In smart cities, lighting is connected. A means of optimising and saving energy, connected street lights deployed in cities communicate with remote control platforms and could generate energy savings of up to 70%.
Smart cities worldwide will have 1.6 billion connected devices in 2016, and 3.3 billion by 2018, according to Gartner’s latest forecasts. Smart cities are just part of an industry that will boast over 50 billion connected objects by 2020. Amid this myriad of devices, smart street lighting systems play a major role. And the benefits are considerable: whilst conventional public lighting is expensive, LED and connected solutions can reduce energy consumption and costs.
Telecoms operator Vodafone, in partnership with SFR in France and Philips Lighting, are setting up a street lighting management system using M2M technology. The street lamps will contain Vodaphone SIM cards enabling city authorities to monitor and manage lighting and engineers to check performance, identify faults and control the lighting remotely. In addition to the cost-savings generated by LED technology, centralised management of the lighting will, say Philips Lighting, significantly reduce energy consumption.
The benefits of connected, remotely-controlled street-lighting systems include the ability to monitor energy consumption on line, reduce maintenance cost and time thanks to real-time information on the status of each light, the possibility of dimming or turning up the lights as required, and data analysis capabilities in order to optimise the systems.
“Just less than 12% of the world’s street lights are LED and less than 2% are connected,” said Bill Bien, SVP, Head of Strategy and Marketing, at Philips Lighting. “We are at the start of a new era which will see highly energy efficient connected street lighting become the backbone of most smart cities.”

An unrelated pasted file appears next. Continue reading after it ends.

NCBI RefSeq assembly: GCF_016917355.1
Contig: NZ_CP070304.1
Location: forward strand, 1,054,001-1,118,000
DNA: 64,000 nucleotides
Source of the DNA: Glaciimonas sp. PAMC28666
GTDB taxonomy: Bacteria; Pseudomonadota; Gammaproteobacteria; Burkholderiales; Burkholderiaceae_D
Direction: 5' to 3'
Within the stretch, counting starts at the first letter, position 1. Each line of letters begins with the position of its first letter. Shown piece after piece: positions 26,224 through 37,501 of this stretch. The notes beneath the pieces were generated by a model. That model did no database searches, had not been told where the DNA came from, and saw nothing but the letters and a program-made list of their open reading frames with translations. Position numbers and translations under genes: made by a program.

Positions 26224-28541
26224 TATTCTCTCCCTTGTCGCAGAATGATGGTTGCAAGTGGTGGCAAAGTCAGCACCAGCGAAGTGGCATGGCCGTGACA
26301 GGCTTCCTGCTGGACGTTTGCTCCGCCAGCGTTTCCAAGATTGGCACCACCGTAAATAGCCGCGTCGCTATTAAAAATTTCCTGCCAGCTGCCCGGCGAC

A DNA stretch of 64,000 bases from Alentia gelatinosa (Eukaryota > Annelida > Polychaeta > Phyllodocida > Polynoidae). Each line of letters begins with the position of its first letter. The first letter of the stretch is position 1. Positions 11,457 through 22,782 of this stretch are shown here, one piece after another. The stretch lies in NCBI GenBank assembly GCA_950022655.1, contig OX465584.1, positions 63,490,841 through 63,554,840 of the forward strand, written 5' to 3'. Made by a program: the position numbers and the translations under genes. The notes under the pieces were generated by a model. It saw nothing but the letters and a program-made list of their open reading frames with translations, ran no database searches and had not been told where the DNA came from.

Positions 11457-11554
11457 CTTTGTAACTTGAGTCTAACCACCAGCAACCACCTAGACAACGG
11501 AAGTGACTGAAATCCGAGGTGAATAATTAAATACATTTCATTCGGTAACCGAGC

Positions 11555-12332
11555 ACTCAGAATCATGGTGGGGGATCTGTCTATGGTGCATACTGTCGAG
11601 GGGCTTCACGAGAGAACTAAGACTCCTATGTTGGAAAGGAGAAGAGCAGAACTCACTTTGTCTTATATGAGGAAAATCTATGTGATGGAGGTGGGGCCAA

A growing number of high-tech companies and lighting specialist are breaking into the smart lighting market. Samsung Electronics and Silver Spring Networks, for example, recently joined forces to develop a smart LED street lights solution.
The system should enable lighting manufacturers to take advantage of a pre-integrated networked photocell with auto-configuration and management capabilities and will build on Silver Spring’s IPv6- based Gen5 wireless networking platform and SLV6 smart city management software, and the Samsung Smart Lighting Module (SLM) that powers the Samsung Smart Lighting Platform (SLP).
Tangible benefits for cities through smart lighting
Pioneering smart city Buenos Aires currently manages over 700,000 products for its lighting system. The city analyses data from the sensors in real time and thus can monitor lighting and energy-consumption levels. In addition, the remote-control features mean that each lamp can be adjusted, resulting in reduced energy and maintenance costs. By using connected lighting the Argentinian capital will make energy savings of over 50%, whilst improving safety and quality of life for the city’s 13 million inhabitants.
In Paris, meanwhile, Silver Spring Networks has been selected to deploy a smart street light network. The citywide canopy network will connect the above-ground and subterranean cabinet-based controllers for street and traffic lights.
“With more than 2 million citizens and 16 million annual visitors, modernizing the public lighting infrastructure for ‘The City of Lights’ while preserving its world-renowned aesthetic is a crucial undertaking”, said Scott Lang, CEO of Silver Spring Networks.
The project is expected to improve system reliability, increase energy efficiency, lower operational costs, extend equipment lifespans, and enhance citizen safety and quality of life.